Earlier today, I dropped off a $100 gift card to my local fire department, where they were arranging a collection for a family in town whose home had burned down a few days ago. My gift was not the only one given to the family. Many others in town and from around the area also donated.
I don’t know the family whose house it was. I don’t know their name. I don’t know exactly where they live in town. I don’t know if they are a traditional family. I don’t know what race(s) they are. I don’t know their politics. I don’t know their religion or non-religion. I don’t know their income. I don’t know if they are nice people. I don’t know how the fire started. I don’t know if they have homeowner’s insurance.
All I know is that something bad happened to them, and I have a small way to help. And they will never know me, or that I was one of many who gave to them. Religion, non-religion — it should not matter. We should not allow it to matter. We should not allow religion to be an excuse.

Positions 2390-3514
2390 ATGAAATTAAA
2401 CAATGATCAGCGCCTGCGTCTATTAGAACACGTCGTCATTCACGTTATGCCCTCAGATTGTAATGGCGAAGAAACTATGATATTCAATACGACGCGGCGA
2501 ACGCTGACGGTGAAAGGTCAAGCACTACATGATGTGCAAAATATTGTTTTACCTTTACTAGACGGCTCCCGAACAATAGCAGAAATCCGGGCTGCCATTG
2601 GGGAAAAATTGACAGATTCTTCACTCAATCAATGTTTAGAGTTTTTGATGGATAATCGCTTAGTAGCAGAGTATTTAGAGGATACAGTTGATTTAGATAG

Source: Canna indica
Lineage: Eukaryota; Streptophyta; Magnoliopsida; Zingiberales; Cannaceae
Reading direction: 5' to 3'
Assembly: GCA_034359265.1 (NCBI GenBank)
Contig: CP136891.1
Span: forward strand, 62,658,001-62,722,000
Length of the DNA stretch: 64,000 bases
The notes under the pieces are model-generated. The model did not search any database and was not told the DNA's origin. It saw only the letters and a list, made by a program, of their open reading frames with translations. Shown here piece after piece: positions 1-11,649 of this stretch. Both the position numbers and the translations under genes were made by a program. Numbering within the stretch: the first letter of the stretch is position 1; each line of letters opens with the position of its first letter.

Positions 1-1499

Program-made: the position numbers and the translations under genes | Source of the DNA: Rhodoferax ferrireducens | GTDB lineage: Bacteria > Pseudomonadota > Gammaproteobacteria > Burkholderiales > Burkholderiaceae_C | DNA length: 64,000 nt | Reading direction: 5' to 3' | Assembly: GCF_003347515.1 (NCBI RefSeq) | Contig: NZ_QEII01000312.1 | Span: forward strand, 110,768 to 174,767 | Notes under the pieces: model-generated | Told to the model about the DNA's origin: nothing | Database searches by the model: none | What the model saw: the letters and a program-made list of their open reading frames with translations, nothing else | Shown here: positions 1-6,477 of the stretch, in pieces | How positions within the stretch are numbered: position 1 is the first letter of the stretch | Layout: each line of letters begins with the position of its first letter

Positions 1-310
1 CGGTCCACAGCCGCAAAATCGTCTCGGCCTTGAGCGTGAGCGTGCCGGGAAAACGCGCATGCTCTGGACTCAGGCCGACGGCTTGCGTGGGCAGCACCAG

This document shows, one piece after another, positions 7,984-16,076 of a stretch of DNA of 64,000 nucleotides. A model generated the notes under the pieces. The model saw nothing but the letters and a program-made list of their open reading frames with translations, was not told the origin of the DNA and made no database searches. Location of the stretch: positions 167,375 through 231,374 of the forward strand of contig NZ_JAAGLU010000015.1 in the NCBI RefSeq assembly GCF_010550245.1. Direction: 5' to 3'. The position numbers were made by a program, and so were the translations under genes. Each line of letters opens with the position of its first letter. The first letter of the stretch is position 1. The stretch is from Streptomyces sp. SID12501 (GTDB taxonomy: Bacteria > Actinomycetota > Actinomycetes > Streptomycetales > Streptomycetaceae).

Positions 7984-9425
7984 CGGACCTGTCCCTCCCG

Nobel laureate Steven Weinberg reportedly said “With or without religion, good people can behave well and bad people can do evil; but for good people to do evil — that takes religion.” I agree with Weinberg’s first point but not the second. I don’t accept that it takes religion for good people to do evil because religion only serves as the excuse. It serves as the post-hoc rationalization. In the same way, it was not atheism that compelled me to donate $100 to strangers.
It was empathy for fellows, and only that.